2012 was a big year for Iraq War novels. Some of the best works of fiction from last year, including THE YELLOW BIRDS by Kevin Powers and BILLY LYNN’S LONG HALFTIME WALK by Ben Fountain, dealt with the repercussions of America’s involvement in the nine-year conflict that ended with the December 2011 withdrawal of troops. Greg Baxter’s debut novel, THE APARTMENT, is the shortest and quietest of the Iraq War tales. But it deserves to be ranked with last year’s titles.
One could be forgiven for wincing upon learning that the protagonist is an unnamed narrator, and that the city he has moved to from his hometown in America is an unnamed European city, although the city, with its cold weather and outdoor sculpture of Saint Nicholas, the patron saint of seafarers, makes one assume that the setting is a Nordic or Baltic country. These absences are usually signs of a weak novel. But Baxter transcends the gimmicks. His intent may have been to suggest that his narrator could be any one of millions of Americans left disaffected and disillusioned by the war. If so, his strategy was a gamble that paid off.
"THE APARTMENT is a wise and elegant novel. The spare prose and absence of melodrama make its uncompromising portrait of war all the more devastating. This is one of the better war novels of recent years."
There’s not much plot to THE APARTMENT. Like Patrick Süskind’s THE PIGEON, another short novel about a middle-aged loner, Baxter’s story takes place over the course of a day. It’s two weeks before Christmas. The 41-year-old narrator has lived in his new city for more than a month. He likes the Hotel Rus, where he has been staying since his arrival, and likes the proprietors, Mr. and Mrs. Pyz. But he thinks he should move out and find an apartment. He befriends a 25-year-old woman named Saskia, who works at an economics research institute. She places calls to potential landlords on his behalf. “Maybe you should not tell landlords I’m American,” the narrator tells Saskia after her first few calls fail to yield promising leads.
The plot device of an expatriate’s search for an apartment is little more than an excuse for Baxter’s higher purpose. Through reminiscences and conversations, the narrator tells us about the past he is trying to escape. Early in the novel, he says to Saskia after he lights a cigarette, “[A]ll I do now is walk, and I don’t want to live an especially long time.” When he meets Saskia’s friend Janos at a café with waiters in red tuxedos and fold-out tables covered in oilcloth, the narrator tells him he wants to learn enough of the country’s language so that he can order food or get a haircut without being conspicuous --- a desire to be anonymous and never have to face questions about his identity, his nationality, and his role in the war.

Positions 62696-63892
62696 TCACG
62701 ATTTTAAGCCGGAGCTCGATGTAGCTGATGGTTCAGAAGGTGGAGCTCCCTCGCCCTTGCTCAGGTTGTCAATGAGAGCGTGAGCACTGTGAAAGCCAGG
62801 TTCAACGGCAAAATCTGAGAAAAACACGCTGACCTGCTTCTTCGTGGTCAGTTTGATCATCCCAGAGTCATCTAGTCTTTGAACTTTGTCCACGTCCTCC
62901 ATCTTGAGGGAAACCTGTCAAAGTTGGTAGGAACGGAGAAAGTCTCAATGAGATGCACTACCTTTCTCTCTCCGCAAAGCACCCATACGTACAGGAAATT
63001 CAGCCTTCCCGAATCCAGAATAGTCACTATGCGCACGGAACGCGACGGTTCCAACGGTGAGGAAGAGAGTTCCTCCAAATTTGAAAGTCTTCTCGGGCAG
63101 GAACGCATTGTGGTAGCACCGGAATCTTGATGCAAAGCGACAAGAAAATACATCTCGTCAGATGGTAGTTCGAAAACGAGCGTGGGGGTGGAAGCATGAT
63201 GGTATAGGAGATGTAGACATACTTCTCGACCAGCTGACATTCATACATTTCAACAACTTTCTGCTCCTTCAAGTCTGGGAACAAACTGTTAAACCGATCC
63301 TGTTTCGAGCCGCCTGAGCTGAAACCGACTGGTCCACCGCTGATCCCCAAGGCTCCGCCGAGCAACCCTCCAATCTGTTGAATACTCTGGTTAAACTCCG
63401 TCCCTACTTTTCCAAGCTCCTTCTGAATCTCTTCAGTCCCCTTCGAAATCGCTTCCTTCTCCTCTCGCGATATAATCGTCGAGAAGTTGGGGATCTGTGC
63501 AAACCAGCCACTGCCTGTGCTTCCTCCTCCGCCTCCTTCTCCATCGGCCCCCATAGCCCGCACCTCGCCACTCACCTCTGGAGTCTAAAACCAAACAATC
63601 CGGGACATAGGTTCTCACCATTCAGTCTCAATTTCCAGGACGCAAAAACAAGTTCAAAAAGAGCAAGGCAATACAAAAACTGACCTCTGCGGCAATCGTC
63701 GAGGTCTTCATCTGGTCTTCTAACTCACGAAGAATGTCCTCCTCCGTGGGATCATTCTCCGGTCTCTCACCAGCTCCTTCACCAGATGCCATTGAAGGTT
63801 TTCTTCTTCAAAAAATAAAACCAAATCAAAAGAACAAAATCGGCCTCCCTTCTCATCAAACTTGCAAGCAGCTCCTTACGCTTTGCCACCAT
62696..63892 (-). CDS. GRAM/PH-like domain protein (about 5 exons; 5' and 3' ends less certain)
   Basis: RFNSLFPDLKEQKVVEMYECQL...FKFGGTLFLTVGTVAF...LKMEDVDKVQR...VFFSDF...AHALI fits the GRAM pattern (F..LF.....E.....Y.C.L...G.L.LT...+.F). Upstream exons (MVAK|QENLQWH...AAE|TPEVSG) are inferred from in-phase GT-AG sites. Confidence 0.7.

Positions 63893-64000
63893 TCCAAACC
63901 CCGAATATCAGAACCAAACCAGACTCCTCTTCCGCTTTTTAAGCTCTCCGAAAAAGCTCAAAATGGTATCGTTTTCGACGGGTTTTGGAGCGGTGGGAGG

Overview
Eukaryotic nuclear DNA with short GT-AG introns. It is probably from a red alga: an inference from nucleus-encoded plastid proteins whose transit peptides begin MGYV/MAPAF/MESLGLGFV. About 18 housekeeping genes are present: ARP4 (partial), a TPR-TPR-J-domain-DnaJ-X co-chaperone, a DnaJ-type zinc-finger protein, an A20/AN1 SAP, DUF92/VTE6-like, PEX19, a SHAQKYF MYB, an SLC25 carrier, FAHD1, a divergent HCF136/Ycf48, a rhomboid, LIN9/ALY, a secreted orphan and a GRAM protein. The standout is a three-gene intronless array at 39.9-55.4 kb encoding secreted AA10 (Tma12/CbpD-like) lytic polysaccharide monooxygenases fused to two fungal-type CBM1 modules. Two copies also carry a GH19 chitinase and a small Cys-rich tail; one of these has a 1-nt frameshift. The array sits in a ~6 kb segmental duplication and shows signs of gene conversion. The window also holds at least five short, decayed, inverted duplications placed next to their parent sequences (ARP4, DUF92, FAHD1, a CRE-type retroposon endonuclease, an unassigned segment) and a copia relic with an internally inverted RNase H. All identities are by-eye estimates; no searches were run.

He gradually reveals that role as the book progresses. We learn that he had two extended visits in Iraq. In the first, he was stationed at Camp Victory in Baghdad. “I led a four-man Forward Dissemination Element,” he says. “Our job was providing surveillance, reconnaissance and targeting intelligence to coalition air assets and ground forces.” But he returned to Iraq for a second stint, this time as a civilian contractor. He set up IT networks, conducted computer surveillance and tried to predict insurgent activity. He made a thousand dollars an hour during this second stint. “The way I estimated my fees for the Army,” he says, “was to dream up a figure that seemed unreal and add a zero.” He tells of obscure messages written on the roof of Saddam’s palace, and of witnessing skulls being broken and acid being poured onto abductees.
Sometimes, Baxter tries too hard for profundity. There are long discussions about art and aesthetics that are meant to juxtapose the beauty of artistic creation with the brutality of war. In one scene, the narrator attends a concert in which two teenage girls play the Chaconne from Bach’s Violin Partita No. 2. After the concert, a professor says that the Chaconne “combines in a single spirit the most extreme ends of a man’s sacred and secular capabilities.” The narrator responds by telling the professor about the atrocities he saw in Iraq. Exchanges like these are obvious and heavy-handed.
Aside from occasional lapses, however, THE APARTMENT is a wise and elegant novel. The spare prose and absence of melodrama make its uncompromising portrait of war all the more devastating. This is one of the better war novels of recent years.
Reviewed by Michael Magras on December 13, 2013